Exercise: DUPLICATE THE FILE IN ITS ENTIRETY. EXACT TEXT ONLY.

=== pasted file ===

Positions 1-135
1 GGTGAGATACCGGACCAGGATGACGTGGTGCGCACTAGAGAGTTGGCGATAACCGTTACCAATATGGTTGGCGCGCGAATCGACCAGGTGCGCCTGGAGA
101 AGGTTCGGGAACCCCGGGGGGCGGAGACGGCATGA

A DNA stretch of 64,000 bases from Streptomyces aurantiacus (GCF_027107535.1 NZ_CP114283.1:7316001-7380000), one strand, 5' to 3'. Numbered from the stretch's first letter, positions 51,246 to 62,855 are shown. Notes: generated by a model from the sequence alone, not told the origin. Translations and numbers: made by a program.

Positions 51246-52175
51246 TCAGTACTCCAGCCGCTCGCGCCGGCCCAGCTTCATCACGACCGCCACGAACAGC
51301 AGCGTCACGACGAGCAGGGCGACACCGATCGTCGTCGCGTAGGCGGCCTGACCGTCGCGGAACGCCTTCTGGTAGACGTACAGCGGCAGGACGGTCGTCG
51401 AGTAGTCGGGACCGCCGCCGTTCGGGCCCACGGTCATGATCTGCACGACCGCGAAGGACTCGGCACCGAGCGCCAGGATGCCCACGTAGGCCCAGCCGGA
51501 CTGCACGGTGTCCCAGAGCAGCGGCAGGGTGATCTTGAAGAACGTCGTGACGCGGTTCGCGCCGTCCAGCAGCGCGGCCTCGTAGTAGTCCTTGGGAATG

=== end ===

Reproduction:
Positions 1-135
1 GGTGAGATACCGGACCAGGATGACGTGGTGCGCACTAGAGAGTTGGCGATAACCGTTACCAATATGGTTGGCGCGCGAATCGACCAGGTGCGCCTGGAGA
101 AGGTTCGGGAACCCCGGGGGGCGGAGACGGCATGA

A DNA stretch of 64,000 bases from Streptomyces aurantiacus (GCF_027107535.1 NZ_CP114283.1:7316001-7380000), one strand, 5' to 3'. Numbered from the stretch's first letter, positions 51,246 to 62,855 are shown. Notes: generated by a model from the sequence alone, not told the origin. Translations and numbers: made by a program.

Positions 51246-52175
51246 TCAGTACTCCAGCCGCTCGCGCCGGCCCAGCTTCATCACGACCGCCACGAACAGC
51301 AGCGTCACGACGAGCAGGGCGACACCGATCGTCGTCGCGTAGGCGGCCTGACCGTCGCGGAACGCCTTCTGGTAGACGTACAGCGGCAGGACGGTCGTCG
51401 AGTAGTCGGGACCGCCGCCGTTCGGGCCCACGGTCATGATCTGCACGACCGCGAAGGACTCGGCACCGAGCGCCAGGATGCCCACGTAGGCCCAGCCGGA
51501 CTGCACGGTGTCCCAGAGCAGCGGCAGGGTGATCTTGAAGAACGTCGTGACGCGGTTCGCGCCGTCCAGCAGCGCGGCCTCGTAGTAGTCCTTGGGAATG